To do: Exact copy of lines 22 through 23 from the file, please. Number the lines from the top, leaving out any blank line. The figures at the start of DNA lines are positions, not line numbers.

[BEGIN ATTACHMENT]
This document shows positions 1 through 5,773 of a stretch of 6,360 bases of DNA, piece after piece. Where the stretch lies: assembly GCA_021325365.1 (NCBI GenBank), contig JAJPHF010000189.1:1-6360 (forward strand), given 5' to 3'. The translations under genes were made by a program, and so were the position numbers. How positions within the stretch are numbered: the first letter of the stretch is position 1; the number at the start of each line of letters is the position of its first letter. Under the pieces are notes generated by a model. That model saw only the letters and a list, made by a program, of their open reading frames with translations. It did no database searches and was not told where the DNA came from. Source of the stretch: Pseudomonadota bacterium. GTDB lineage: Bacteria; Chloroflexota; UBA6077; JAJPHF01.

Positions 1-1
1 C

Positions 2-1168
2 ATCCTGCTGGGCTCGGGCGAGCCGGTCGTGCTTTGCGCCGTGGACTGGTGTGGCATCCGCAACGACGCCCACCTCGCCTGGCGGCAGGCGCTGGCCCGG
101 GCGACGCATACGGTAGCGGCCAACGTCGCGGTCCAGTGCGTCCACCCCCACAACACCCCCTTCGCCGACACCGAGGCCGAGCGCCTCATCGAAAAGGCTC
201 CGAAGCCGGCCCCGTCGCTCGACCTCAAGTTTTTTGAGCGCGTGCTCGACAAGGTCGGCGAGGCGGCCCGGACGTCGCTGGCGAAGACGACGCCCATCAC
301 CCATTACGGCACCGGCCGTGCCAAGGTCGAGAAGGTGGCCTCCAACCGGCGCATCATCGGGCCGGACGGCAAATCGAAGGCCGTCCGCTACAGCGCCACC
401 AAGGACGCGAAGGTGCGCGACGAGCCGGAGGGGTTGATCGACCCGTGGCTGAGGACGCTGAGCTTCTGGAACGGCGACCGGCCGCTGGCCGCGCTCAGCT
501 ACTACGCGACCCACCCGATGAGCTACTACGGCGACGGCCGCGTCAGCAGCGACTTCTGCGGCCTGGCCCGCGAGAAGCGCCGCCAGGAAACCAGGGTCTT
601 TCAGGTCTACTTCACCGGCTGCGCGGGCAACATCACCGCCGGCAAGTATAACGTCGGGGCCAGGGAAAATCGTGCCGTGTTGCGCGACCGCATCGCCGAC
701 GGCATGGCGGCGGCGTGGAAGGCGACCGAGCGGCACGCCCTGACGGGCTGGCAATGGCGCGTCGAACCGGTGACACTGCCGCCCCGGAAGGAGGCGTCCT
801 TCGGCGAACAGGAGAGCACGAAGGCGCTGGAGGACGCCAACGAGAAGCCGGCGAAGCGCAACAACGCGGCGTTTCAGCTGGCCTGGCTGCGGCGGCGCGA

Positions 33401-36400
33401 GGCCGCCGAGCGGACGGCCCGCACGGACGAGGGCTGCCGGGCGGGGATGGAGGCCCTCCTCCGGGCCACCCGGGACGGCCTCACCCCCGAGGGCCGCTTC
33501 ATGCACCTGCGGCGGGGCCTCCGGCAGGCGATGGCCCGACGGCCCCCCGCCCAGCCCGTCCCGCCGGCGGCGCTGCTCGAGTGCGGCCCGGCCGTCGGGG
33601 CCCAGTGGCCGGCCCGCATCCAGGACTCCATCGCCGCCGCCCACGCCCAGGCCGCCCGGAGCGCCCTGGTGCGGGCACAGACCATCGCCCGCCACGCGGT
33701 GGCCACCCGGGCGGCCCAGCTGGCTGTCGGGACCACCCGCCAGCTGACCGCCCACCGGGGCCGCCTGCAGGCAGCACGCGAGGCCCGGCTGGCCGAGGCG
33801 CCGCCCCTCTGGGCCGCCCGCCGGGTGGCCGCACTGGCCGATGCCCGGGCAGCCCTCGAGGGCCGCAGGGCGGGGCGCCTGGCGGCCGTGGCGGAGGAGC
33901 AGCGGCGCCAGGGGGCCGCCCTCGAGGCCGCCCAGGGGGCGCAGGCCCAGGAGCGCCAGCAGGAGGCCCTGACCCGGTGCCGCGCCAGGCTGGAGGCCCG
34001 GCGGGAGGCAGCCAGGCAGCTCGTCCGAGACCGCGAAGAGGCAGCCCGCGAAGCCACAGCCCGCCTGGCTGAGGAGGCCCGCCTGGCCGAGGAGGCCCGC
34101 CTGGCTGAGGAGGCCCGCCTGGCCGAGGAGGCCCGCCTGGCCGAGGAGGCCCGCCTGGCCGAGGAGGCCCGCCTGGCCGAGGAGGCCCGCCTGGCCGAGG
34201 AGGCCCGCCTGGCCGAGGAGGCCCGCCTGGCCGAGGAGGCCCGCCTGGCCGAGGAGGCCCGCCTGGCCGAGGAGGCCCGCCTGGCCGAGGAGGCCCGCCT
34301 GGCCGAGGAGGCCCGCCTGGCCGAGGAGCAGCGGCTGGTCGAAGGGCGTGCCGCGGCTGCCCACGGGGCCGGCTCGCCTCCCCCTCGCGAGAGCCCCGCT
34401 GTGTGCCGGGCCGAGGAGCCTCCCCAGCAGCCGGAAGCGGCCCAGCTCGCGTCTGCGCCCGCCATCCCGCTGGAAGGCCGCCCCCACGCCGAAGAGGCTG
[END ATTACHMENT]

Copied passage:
34101 CTGGCTGAGGAGGCCCGCCTGGCCGAGGAGGCCCGCCTGGCCGAGGAGGCCCGCCTGGCCGAGGAGGCCCGCCTGGCCGAGGAGGCCCGCCTGGCCGAGG
34201 AGGCCCGCCTGGCCGAGGAGGCCCGCCTGGCCGAGGAGGCCCGCCTGGCCGAGGAGGCCCGCCTGGCCGAGGAGGCCCGCCTGGCCGAGGAGGCCCGCCT